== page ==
A standard tool in Israeli psychological warfare is verbal abuse – well-grounded or not – against activists of Hamas or other organizations. There are several types of vilifications. In the summer of 2019, the Shin Bet published a Facebook post about a Hamas man in Hebron who was said to be sexually harassing children. There’s no way to know whether this information was correct, but it dovetailed well with the Shin Bet approach that maintains that Palestinian militants are morally inferior. The hashtag attached to the picture stated, “He is not a Hebronite,” meaning he is a disgrace to Hebron. The writer also presents himself as someone who can speak in the name of Hebron residents, as in other cases in which Shin Bet agents refer to the Palestinian situation in the first person plural (and usually get responses that expose them). In this case the comments were mostly mocking. “Be careful not to stand in front of him if you’re worried,” one person wrote, and others picked up on that.

Another way in which the Shin Bet tries to delegitimize the Palestinian leadership is by claiming that Hamas leaders, particularly those in the Gaza Strip, exploit young people in the West Bank for political purposes. The underlying assumption here is that young people who join Hamas are not motivated by religious faith or a sense of national obligation, but because they were fooled by members of the Islamist movement. The Shin Bet also puts forward the same approach toward the Palestinian Authority leadership in the West Bank, even though the PA cooperates with the Israeli organization in the struggle against Hamas.

On January 28, the PA organized protests following the publication of the Trump “plan of the century.” The Shin Bet responded by bad-mouthing the PA leadership with the aim of undercutting the protests.

“It’s important for me to have the days ahead pass peacefully,” wrote Captain Mofid, who operates in Hebron. “Some of you are liable to be influenced by the incitement of the dysfunctional Palestinian leadership, which over the years has acted solely on behalf of its own personal interests. I advise you not to be caught up by their incitement, because, simply, they are not sending their children into the streets and are not throwing stones and are not taking part in the disturbances, because in their own eyes they are worth more than other people.”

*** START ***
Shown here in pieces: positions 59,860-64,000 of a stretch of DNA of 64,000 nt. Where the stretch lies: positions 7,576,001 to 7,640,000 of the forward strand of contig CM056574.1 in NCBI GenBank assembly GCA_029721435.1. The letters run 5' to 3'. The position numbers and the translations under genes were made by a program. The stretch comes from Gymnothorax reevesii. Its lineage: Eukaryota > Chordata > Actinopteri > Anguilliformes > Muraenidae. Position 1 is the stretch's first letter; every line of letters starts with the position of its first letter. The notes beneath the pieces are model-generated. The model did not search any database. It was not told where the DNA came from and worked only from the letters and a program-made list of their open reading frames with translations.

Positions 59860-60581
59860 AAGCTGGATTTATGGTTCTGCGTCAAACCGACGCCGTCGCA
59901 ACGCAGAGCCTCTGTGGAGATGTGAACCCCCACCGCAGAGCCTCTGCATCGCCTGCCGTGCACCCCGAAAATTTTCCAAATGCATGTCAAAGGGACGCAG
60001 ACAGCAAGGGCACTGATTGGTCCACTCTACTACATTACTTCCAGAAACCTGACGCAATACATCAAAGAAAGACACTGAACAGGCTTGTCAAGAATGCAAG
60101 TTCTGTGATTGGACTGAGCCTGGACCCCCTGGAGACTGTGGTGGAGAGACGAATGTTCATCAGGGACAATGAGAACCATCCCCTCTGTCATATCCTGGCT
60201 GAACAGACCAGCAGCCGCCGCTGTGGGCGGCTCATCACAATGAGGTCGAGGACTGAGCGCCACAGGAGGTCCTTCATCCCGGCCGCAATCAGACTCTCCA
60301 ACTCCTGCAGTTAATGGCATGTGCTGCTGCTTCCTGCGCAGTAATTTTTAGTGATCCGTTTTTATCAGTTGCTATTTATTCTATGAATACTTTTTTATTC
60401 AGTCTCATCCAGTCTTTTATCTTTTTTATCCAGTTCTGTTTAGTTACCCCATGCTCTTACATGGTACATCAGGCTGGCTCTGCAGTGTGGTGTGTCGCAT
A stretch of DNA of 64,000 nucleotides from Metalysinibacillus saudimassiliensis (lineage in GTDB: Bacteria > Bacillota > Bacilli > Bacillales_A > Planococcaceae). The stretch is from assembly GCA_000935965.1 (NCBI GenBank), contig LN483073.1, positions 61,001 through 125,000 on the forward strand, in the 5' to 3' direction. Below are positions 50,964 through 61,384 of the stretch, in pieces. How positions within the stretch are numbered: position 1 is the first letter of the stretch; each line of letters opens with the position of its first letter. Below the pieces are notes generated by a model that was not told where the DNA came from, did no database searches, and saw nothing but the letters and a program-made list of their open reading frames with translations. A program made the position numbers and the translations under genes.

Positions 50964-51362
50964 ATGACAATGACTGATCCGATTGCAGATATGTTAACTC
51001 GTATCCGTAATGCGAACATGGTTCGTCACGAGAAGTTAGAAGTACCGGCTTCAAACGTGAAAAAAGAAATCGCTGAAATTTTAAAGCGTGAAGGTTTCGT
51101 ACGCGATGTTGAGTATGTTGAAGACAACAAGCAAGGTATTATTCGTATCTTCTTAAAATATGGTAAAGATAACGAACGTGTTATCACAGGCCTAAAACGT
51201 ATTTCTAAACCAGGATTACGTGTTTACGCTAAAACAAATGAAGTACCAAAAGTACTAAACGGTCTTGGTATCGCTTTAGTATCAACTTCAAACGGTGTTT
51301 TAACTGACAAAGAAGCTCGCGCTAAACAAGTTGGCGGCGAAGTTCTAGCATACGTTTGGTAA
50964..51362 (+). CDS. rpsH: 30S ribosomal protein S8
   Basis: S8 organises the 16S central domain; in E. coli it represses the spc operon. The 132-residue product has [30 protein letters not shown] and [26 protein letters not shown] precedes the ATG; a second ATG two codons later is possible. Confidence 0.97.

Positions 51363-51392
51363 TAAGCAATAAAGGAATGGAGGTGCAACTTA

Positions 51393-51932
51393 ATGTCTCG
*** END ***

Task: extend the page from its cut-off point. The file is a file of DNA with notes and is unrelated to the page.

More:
Another way to taint the image of the Palestinian struggle is by pointing to immoral elements in attacks by Palestinians. In December 2018, the squad of Hamas man Asem Barghouti, mentioned above, carried out a shooting attack at the Ofra Junction in the West Bank. An Israeli woman, Shira Ish-Ran, seven months pregnant, was among those wounded. The fetus was hit and birthed in an emergency operation but died three days later.

The Shin Bet published a photo of the newborn’s body, wrapped in a tallit (prayer shawl) before burial, with the caption, “What does a nation feel like whose heroes open fire on a pregnant woman? What kind of hero kills an unborn infant while it is still in its mother’s womb? What kind of hero flees after opening fire at soldiers? These are not heroes. Hamas people are not heroes. Cowards.”

Most likely the Shin Bet team of the Bidna Na'ish Facebook page that wrote this post felt pain at the death of the fetus, like many Israelis who followed his condition in the media. But above all else publication of the photo and the post showed the disparity between the patronizing approach of the Shin Bet (and perhaps of Israelis altogether) to the Palestinians. The post drew hundreds of comments intended to hold up a mirror to the Shin Bet. They made it clear that the Israeli-Shin Bet dialogue that claims to care about the lives of both peoples and purports to seize the moral high ground, is perceived as duplicitous.